October of 2002, the weather in Lyndhurst, New Jersey, felt like the weather in Los Angeles.  On the weekends, people were out and about enjoying what little time they had left before men grew their grizzly beards and women stopped shaving their legs underneath their jeans.

At this point in my life, I had some free time.  I was newly single (again) and still trying to find my surroundings in the Garden State.  I was three months in and going strong.   The people were quite accommodating.  After crashing an Italian orthodox wedding, I found myself with a slight buzz of happiness mixed with a little bubbly headed down the Italian restaurant row of Ridge Road.

There were a couple of crowded Italian restaurants and bakeries.  They seemed like the go-to places.  A non-franchised restaurant with a line out-the-door meant that it probably had some sort of “staple” status throughout the whole neighborhood.  As I looked across the street, ready to make my move, I heard a yell.  For publishing purposes, I’m censoring several words so this article can be age appropriate for all.  But for those who can handle the political incorrectness, just imagine every other word is a different tone and inflection of the F bomb.

“Hey, Kid.  What are you doing?  Come on.  You don’t want to go over there.  You want to be here.  Sit your butt down and relax,” said a hefty balding, Italian man who was so out of shape his heavy breathing seemed as if he had emphysema.

The man sat along three of his doppelgangers.  My rear end cautiously started to warm up the seat when the hefty Italian yelled at me again.

“Where’s your cigar?  You going to grab a cigar or what?  Hey!  Go up to the bar in the back and get yourself a cigar.  Milly!  Hey Milly!  Grab this kid a cigar.”

The place was dilapidated.  It seemed like it just experienced a fire or explosion of some sort.  I am not a fire expert or have any credibility in saying it was due to a fire or explosion.  I just thought it was odd that I didn’t hear anything on the local news, because the local news in this particular area of New Jersey even goes crazy over a story concerning a cat stuck in a tree.  The charred stains of the once hanging sign read Vesuvio.  The interior was just as well done as the exterior.  Renovation wasn’t even a thought.  These men and this so called Milly, who I was about to meet, were soaking in the fumes and asbestos just as much as the pan-fried, red meat they consumed.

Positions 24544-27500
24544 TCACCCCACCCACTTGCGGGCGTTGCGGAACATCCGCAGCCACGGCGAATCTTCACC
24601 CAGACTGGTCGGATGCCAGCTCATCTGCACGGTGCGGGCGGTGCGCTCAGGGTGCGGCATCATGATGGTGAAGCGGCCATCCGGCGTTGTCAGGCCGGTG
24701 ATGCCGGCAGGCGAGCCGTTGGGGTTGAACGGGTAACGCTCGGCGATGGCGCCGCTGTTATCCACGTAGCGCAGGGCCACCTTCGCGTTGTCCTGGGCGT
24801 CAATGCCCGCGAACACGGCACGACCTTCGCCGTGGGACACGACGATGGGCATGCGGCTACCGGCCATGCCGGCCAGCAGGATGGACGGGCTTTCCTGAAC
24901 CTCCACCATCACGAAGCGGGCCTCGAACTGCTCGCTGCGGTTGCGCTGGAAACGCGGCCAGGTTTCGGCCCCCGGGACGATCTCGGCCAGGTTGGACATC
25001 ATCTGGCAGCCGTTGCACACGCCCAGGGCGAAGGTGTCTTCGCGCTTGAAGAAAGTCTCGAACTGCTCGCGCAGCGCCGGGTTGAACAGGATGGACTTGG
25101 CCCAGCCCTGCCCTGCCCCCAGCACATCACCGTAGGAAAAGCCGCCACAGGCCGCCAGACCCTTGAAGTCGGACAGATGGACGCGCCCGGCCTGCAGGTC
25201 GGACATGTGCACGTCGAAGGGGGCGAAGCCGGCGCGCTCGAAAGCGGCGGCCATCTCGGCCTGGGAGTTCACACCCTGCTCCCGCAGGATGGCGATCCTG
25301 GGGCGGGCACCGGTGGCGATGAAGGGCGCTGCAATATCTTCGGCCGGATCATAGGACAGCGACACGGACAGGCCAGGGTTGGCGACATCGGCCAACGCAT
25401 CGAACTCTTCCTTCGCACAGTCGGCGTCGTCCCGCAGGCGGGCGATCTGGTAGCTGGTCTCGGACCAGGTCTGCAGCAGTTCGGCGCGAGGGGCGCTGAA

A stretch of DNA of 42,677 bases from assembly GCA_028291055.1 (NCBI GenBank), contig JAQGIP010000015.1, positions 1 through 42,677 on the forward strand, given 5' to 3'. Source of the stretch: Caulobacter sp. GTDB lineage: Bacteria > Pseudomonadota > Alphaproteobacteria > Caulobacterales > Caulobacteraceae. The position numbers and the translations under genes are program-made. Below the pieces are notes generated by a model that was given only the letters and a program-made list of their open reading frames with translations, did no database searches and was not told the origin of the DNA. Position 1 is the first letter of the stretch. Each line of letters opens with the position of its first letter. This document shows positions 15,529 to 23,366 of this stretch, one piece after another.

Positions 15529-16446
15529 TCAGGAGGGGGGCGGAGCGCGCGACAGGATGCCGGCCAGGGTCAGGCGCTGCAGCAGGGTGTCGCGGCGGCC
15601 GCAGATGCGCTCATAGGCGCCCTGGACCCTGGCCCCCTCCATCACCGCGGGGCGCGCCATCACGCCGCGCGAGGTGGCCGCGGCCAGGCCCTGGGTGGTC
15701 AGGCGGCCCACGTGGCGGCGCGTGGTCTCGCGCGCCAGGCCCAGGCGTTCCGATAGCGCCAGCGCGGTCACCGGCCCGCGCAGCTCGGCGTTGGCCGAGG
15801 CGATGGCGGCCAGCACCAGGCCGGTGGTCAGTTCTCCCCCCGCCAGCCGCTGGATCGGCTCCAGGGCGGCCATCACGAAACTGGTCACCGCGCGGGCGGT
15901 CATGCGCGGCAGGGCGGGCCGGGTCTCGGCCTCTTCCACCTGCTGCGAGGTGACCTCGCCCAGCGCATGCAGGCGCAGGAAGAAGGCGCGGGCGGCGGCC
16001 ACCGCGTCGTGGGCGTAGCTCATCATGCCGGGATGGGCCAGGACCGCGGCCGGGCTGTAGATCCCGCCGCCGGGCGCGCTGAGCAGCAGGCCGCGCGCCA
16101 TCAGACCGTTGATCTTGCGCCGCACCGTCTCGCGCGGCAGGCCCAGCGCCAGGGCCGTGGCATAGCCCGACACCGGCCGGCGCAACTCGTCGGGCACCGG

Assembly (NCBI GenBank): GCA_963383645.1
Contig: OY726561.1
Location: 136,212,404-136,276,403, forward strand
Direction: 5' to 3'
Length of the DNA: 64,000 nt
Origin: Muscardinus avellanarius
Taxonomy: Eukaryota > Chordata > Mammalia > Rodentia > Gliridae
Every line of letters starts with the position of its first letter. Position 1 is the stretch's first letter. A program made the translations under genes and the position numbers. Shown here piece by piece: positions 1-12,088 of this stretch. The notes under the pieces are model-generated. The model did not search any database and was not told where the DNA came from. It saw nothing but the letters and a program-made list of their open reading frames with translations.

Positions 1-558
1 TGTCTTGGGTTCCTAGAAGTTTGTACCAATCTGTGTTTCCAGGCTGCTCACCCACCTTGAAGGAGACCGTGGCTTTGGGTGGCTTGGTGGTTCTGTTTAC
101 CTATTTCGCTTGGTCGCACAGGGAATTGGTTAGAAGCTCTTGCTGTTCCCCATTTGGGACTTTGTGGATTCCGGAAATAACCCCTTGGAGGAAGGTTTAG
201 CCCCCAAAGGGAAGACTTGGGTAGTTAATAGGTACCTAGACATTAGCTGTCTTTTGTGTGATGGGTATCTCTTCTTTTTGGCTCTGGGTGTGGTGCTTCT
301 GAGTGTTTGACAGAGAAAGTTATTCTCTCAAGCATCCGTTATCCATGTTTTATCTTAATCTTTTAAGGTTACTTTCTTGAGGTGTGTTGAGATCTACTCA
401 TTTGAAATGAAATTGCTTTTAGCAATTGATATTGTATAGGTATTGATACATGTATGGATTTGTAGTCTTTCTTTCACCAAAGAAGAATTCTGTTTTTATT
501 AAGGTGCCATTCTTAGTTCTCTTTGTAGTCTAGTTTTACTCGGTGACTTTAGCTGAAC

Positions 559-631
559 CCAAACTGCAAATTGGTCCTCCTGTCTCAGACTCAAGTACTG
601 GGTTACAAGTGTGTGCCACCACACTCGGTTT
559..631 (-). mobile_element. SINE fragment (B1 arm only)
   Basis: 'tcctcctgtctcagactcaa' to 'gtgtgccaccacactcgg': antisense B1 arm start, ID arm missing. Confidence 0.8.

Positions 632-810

Honestly, I really couldn’t make out the restaurant.  I couldn’t tell if it was a classy luxurious place or a place of kitsch.  The paint that once featured scenic landscapes of the Italian countryside was crumbled.  The men were sitting on make shift plastics chairs around a flimsy table.  The wood, fine-grained maple were burnt splinters on the ground.

Milly, a frumpy and frail woman who seemed to have worked day and night on her feet ran out of the back, probably a kitchen at some point, with a large Cuban.  I brought the cigar back to the table.

“Where’s your cognac?” the Italian man yelled again.  “Hey Milly, get this poor son of a gun a cognac!  How’s he suppose to smoke a cigar without a cognac?!”

Milly, doing what she could with what she still had left came out with a high caliber Remy Martin and a snifter glass.  I was already seated down at the time with hawk eyes surveying every corner of my body.

“You know what you’re doing there, Kid?”  the hefty Italian said.  I shrugged my shoulders and took the cigar up to my kissers.